Better to Be Lucky Than Good?

We attended an excellent investment conference last week Money Investment Alliance focusing on risk and market factors that will affect advisers in the coming year and beyond. The speakers and fund managers at the event covered a variety of subjects ranging from economic forecasts and behaviour to investment structures and styles. The common theme was the fact that there is a great deal of uncertainty about the future and, to paraphrase an American politician, “how best to handle the unknowns that we know as opposed to the unknowns that we don’t know”.

One of the fund managers explained their multi asset strategy and the process by which they selected their managers. It involved extensive due diligence using quantitative, adding up the numbers, and qualitative analysis, do we like the people, to determine which managers in specific sectors they would select to manage their client funds.

They have an impressive approach to what they do and clearly have developed a client fee base that allows them the time and resources to do this. The key feature of what they do, being the identification of investment managers that are achieving results by looking past what the manager says and in to their portfolios to focus on the source of their success.

Stock Picking Vs Asset Class Selection

In many cases the manager’s professed talent for stock picking was discounted in favour of the fact that their investment strategy had directed them to a market or industry sector that is currently or had recently outperformed the average. In fact, on a number of occasions a successful investment manager had managed to pick the majority of the poorest performing stocks in the sector but due to their sector allocation alone had enjoyed a successful year.

This prompted us to consider the fact that many of our subscribers and potential subscribers do not have the time to focus on the efforts of investment managers in such detail in order to achieve results for their own clients. However, this may not be a bad thing, it seems that the key driver of performance is the ability to identify the market or sector, which will in turn position a portfolio to achieve superior returns.

Focusing on this factor alone is sufficient to achieve a significant boost to portfolio performance. At the most simple level if a greater proportion of client funds are being directed to a specific aspect of the economy it is almost inevitable that equities in that sector will rise in price due to the simple application of supply and demand in the short to medium term.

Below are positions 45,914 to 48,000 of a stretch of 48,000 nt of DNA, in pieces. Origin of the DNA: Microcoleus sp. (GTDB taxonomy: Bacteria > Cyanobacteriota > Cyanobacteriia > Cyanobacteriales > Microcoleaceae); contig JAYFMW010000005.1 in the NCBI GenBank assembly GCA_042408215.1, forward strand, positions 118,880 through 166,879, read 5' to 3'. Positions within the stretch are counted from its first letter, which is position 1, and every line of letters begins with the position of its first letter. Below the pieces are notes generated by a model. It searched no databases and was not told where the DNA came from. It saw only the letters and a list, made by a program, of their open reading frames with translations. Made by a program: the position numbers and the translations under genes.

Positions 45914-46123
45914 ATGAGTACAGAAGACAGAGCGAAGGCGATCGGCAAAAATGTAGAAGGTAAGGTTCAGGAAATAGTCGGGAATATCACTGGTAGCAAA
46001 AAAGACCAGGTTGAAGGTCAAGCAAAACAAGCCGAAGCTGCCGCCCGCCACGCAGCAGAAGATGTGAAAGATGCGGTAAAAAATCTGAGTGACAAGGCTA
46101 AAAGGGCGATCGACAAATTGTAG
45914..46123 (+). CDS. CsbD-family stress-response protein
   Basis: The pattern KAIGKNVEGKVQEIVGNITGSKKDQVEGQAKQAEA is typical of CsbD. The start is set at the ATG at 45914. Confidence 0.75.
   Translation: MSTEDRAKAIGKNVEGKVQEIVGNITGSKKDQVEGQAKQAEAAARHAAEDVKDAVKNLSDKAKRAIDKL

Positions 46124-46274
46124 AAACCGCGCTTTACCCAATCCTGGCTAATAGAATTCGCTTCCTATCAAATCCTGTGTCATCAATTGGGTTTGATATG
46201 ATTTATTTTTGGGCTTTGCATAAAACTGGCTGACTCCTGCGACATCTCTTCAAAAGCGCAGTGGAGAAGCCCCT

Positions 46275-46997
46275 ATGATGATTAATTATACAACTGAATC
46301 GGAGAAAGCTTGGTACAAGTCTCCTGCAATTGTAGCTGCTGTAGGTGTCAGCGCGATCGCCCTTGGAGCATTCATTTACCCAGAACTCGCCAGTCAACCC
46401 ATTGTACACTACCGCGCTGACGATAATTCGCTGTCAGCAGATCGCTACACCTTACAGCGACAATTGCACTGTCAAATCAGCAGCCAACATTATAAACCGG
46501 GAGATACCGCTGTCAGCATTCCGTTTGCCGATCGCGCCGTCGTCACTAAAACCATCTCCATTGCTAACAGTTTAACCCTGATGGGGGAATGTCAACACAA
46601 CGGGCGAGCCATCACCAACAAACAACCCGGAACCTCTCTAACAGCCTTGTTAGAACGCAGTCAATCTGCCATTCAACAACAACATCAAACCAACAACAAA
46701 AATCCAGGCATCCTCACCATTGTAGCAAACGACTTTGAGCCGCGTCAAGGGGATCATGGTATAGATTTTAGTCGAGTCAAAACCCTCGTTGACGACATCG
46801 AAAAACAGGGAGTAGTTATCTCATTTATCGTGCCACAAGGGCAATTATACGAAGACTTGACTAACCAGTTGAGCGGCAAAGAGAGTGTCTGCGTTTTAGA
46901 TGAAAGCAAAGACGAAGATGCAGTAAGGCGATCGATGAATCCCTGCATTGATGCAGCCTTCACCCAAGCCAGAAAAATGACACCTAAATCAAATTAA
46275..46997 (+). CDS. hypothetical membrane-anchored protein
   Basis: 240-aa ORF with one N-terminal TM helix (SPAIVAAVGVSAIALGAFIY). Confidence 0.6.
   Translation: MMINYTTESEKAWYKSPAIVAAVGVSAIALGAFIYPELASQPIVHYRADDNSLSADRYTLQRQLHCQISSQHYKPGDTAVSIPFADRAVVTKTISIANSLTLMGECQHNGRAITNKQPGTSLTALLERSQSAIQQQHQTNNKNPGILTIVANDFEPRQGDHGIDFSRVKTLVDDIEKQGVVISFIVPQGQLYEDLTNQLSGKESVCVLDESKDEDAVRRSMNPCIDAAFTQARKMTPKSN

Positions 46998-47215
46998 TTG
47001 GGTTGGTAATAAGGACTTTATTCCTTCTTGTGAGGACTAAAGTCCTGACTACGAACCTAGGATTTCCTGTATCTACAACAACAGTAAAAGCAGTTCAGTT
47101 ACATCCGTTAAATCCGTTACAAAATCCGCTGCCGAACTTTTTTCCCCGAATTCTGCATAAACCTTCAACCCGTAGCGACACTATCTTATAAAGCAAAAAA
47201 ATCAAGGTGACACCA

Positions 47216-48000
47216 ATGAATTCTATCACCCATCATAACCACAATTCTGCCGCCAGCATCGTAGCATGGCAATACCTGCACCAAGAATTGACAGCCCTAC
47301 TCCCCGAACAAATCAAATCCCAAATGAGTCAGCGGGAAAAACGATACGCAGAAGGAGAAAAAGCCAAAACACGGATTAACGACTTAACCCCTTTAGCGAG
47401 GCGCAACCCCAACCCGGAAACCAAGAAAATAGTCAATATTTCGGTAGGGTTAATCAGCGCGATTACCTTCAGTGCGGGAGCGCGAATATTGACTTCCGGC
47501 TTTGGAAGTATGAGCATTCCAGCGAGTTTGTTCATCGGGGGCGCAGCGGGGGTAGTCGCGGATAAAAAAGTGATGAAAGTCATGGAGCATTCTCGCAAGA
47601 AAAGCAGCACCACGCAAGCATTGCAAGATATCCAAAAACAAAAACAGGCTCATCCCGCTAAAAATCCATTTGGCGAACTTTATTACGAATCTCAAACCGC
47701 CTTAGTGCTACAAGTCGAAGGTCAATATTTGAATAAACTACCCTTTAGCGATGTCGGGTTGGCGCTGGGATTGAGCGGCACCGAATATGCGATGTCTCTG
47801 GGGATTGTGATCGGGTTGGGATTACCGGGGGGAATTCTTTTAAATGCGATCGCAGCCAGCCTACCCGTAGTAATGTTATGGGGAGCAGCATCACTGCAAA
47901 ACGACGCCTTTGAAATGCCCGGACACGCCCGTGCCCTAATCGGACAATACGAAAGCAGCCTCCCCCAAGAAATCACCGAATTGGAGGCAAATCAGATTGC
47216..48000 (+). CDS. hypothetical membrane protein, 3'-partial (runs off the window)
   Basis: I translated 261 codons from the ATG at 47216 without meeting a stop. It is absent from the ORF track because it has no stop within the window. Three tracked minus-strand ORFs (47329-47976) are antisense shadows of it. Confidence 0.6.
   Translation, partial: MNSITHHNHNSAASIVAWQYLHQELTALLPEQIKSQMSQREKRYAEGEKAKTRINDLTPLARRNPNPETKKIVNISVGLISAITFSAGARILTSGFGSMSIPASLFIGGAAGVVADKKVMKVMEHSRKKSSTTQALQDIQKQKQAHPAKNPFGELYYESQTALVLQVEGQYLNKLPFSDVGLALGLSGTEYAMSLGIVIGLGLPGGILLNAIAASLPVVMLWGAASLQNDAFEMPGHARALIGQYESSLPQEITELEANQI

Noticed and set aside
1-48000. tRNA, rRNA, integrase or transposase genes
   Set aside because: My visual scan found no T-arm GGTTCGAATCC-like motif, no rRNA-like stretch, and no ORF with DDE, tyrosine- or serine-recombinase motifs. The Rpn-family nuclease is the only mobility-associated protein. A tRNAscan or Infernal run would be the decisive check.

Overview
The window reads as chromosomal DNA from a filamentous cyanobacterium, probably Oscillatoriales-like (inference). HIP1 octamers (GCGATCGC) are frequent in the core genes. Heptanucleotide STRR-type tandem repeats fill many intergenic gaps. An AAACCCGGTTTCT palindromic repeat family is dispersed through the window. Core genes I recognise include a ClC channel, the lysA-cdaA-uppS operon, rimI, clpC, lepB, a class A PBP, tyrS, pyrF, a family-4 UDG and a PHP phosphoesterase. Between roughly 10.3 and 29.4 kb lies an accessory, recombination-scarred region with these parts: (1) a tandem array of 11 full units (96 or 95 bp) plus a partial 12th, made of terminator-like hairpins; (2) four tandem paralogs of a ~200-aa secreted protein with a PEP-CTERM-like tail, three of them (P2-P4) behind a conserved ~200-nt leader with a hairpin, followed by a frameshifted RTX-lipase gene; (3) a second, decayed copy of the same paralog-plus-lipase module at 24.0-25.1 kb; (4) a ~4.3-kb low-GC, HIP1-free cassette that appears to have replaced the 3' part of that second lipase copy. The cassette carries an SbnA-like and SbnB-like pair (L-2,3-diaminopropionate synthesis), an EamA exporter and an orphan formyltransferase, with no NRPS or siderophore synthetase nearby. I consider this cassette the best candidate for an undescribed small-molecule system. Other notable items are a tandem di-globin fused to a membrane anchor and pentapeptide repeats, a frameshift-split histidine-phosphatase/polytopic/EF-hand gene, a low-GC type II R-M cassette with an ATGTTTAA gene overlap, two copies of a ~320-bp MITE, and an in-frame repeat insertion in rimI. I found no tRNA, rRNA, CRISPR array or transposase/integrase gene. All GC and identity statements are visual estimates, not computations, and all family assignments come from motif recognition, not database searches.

This does raise the question of whether it is better to be lucky than good? We like to think that our effort to remove the noise from the process of selecting investment managers has many merits and intellectual integrity. However, it may simply be that we are identifying where you might be luckier on behalf of your client on a real time basis.

There is no doubt that our analysis will be influenced by the basic flow of funds in to a sector or market. Our reports may simply identify when it is happening and when this trend begins to change rather than understanding why it is occurring in the first place and how long it might be expected to continue.

We shall continue to tell ourselves that it is our strategy and experience that delivers a sophisticated analysis of markets and industry sectors. The truth may be that we are simply identifying the lucky people in the investment community. Either way, does it matter for you or your clients as long as you are able to secure and preserve investment performance on their behalf by capturing these trends at an earlier stage in the process?

Achieving Alpha For Your Clients

There are clearly several steps to take on behalf of your client to improve their opportunity to achieve better investment performance and most importantly to preserve capital to ensure the benefits of longer term compounding.

1.0   Establishing your Investment Universe

Have you got a range of investment opportunities appropriate to your client base? Rather than a fund of fund approach it appears more relevant to secure access for your clients to a range of asset classes such as equities, commodities, fixed interest and money markets. On occasions (remember 2008) all assets classes will trend in the same direction but more often than not you will have an opportunity to recommend a better performing alternative. The following pyramid image provides an idea of how to structure an investment universe.